Expert Available to Discuss Return of Layaway Programs
Media Contact:  Lori Wright
603-862-0574
UNH Media Relations
November 12, 2008

EDITORS AND REPORTERS: Ludwig Bstieler, associate professor of marketing at the University of New Hampshire Whittemore School of Business and Economics, can be reached at 603-862-3306 and ludwigb@unh.edu.


DURHAM, N.H. - Ludwig Bstieler, associate professor of marketing at the University of New Hampshire Whittemore School of Business and Economics, is available to discuss the return of layaway programs, a popular method of purchasing created during the Great Depression.

Mass discount retailer K-mart has been heavily promoting its layaway program in recent weeks as an option for cash-strapped Americans during the holidays. According to Bstieler, such programs - most of which had declined by the end of the 1980s - are more popular in tough economic times as they are the only way some people can afford certain goods.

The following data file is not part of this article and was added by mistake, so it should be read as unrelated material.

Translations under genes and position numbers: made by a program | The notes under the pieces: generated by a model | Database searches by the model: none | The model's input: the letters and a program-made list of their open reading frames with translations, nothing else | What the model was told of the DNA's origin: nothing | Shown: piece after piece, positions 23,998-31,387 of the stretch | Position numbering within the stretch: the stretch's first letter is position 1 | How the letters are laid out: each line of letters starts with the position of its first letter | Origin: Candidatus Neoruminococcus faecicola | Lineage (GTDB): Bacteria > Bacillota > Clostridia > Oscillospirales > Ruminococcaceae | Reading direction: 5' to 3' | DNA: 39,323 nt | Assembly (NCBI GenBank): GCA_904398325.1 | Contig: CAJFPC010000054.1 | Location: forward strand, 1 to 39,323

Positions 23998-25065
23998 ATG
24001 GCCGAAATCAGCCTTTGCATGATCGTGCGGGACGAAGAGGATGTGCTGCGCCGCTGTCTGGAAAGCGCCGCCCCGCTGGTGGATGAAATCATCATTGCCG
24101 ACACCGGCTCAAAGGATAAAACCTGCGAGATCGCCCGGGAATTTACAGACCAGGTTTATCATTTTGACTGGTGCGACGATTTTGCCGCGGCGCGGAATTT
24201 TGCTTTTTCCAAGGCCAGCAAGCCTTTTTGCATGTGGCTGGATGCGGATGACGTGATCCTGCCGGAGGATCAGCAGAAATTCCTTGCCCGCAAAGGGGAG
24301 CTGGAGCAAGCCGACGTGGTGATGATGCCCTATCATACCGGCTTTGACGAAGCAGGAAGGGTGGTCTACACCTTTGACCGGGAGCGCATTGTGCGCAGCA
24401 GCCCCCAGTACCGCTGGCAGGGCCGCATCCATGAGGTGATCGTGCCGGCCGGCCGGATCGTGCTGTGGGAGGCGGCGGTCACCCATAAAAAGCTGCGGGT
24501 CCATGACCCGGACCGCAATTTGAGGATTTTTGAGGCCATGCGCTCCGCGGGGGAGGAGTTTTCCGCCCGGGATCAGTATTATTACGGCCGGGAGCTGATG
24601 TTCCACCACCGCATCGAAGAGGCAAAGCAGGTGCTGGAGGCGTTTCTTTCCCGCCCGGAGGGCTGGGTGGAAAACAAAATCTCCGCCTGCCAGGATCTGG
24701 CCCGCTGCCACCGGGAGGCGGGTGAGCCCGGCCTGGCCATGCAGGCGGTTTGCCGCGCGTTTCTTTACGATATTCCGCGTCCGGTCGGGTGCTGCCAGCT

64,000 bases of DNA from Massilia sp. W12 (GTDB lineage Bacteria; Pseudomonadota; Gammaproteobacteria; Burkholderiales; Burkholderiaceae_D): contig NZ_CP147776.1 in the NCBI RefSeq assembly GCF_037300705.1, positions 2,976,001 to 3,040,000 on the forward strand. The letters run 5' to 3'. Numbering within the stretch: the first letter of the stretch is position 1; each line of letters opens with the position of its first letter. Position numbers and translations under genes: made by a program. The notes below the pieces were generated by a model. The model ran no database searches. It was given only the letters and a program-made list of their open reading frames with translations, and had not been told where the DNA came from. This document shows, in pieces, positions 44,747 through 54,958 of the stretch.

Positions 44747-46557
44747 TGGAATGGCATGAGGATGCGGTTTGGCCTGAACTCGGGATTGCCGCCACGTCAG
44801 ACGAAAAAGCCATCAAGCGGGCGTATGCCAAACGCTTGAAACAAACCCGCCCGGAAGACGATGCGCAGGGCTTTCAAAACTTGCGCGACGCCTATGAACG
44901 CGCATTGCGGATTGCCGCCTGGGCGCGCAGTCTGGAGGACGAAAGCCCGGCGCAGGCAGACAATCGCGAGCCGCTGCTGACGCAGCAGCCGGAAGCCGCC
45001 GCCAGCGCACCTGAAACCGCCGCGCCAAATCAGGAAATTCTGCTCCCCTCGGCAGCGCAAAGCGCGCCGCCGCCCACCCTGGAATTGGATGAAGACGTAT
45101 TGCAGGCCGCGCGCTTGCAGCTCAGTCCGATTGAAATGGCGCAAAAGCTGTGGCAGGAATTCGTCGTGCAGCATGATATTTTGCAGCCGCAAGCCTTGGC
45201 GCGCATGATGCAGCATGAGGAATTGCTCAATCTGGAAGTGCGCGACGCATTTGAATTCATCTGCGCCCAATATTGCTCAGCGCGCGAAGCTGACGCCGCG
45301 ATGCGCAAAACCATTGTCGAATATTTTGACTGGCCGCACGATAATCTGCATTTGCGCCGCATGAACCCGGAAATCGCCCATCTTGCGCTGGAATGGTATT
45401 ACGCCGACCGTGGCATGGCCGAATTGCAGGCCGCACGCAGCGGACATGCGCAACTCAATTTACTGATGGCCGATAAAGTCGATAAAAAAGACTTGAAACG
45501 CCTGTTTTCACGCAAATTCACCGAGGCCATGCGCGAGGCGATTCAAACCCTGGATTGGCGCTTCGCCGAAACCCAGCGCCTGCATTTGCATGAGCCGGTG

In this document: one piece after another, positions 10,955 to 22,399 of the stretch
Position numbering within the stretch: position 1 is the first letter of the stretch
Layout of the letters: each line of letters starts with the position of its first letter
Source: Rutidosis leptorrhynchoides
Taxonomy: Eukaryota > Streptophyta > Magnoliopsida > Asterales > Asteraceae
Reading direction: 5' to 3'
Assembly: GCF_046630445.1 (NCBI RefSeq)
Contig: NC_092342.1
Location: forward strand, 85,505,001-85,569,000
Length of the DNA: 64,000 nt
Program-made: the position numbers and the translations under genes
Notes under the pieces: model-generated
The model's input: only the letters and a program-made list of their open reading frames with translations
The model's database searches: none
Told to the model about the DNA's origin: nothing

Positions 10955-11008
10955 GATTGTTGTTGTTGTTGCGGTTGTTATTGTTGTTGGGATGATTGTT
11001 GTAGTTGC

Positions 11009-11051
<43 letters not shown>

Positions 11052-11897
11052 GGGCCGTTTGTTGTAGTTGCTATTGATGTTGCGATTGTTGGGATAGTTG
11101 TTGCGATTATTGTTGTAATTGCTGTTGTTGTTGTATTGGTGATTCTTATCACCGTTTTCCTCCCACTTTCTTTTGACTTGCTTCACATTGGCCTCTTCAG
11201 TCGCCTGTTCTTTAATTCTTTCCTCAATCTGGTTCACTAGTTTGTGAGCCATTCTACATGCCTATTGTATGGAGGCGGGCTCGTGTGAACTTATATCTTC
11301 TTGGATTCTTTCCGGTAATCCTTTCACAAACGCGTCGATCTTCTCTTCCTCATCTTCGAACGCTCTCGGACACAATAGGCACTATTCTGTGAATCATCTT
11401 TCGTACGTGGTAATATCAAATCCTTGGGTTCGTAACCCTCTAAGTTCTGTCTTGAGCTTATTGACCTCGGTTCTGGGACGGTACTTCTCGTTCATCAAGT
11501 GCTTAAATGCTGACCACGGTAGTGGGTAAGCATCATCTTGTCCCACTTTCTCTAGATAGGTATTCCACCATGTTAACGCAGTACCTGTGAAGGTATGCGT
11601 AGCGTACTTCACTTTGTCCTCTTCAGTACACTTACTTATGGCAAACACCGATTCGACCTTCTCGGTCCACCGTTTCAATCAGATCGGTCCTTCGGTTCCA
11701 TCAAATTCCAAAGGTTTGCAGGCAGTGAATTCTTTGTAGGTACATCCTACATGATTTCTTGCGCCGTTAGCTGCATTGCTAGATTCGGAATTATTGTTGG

Layaway programs are particularly appealing to people who are at the low end of the income scale, who may not qualify for credit (cards), or who cannot afford to spend the total purchase amount upfront, Bstieler says. Consumers pay for items in installments and receive their merchandise once all of the payments have been made.

"People who used these programs, historically, had to forgo gratification. Whether it will attract an additional consumer segment is a big question. Most consumers have credit cards and, for most, the instant gratification may be worth the additional finance charges. However, what it does do is to allow people at the low end of the income scale to afford items that are important to them," the professor says.

For consumers, the downside of layaway programs are that purchasers can't take product home before full payment is made; program terms may specify bi-monthly payments, which can be challenging to consumers who are paid monthly; and a product may be obsolete at the end of the layaway contract.

For retailers, layaway programs tie up capital for months with inventories of merchandise when their preference is to move merchandise as fast as possible. Tracking and administrative costs associated with the program can be considerable, and there is always the chance of sitting on old merchandise if consumers cancel their layaway plan.

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